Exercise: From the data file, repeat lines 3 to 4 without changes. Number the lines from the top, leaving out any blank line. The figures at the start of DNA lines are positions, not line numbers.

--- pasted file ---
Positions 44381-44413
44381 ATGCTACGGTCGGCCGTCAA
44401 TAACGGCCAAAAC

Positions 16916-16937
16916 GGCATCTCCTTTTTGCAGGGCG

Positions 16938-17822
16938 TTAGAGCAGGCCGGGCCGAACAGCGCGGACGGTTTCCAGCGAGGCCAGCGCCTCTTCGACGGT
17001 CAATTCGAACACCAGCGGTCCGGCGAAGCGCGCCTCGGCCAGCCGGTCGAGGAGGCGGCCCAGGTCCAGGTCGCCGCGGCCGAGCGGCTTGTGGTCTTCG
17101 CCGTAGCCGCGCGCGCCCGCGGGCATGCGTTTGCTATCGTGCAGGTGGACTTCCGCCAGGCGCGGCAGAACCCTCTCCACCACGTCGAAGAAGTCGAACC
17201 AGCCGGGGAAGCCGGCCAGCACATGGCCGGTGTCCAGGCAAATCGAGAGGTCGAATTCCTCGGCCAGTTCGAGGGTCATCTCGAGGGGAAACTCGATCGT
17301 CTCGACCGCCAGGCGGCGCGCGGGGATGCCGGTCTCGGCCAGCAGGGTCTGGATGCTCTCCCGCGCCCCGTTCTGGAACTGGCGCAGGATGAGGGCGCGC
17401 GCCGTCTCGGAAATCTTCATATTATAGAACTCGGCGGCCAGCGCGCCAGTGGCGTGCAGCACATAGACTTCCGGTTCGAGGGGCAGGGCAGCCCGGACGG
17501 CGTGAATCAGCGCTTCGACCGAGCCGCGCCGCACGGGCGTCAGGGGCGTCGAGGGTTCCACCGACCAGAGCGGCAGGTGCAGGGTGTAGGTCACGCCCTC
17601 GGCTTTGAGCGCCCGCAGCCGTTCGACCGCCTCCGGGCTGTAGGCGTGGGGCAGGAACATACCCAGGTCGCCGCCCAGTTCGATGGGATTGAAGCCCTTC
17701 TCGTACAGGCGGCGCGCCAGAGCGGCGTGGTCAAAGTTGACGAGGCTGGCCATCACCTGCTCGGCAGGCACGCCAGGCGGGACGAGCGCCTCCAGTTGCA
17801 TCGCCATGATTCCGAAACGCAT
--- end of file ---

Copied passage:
44401 TAACGGCCAAAAC

Positions 16916-16937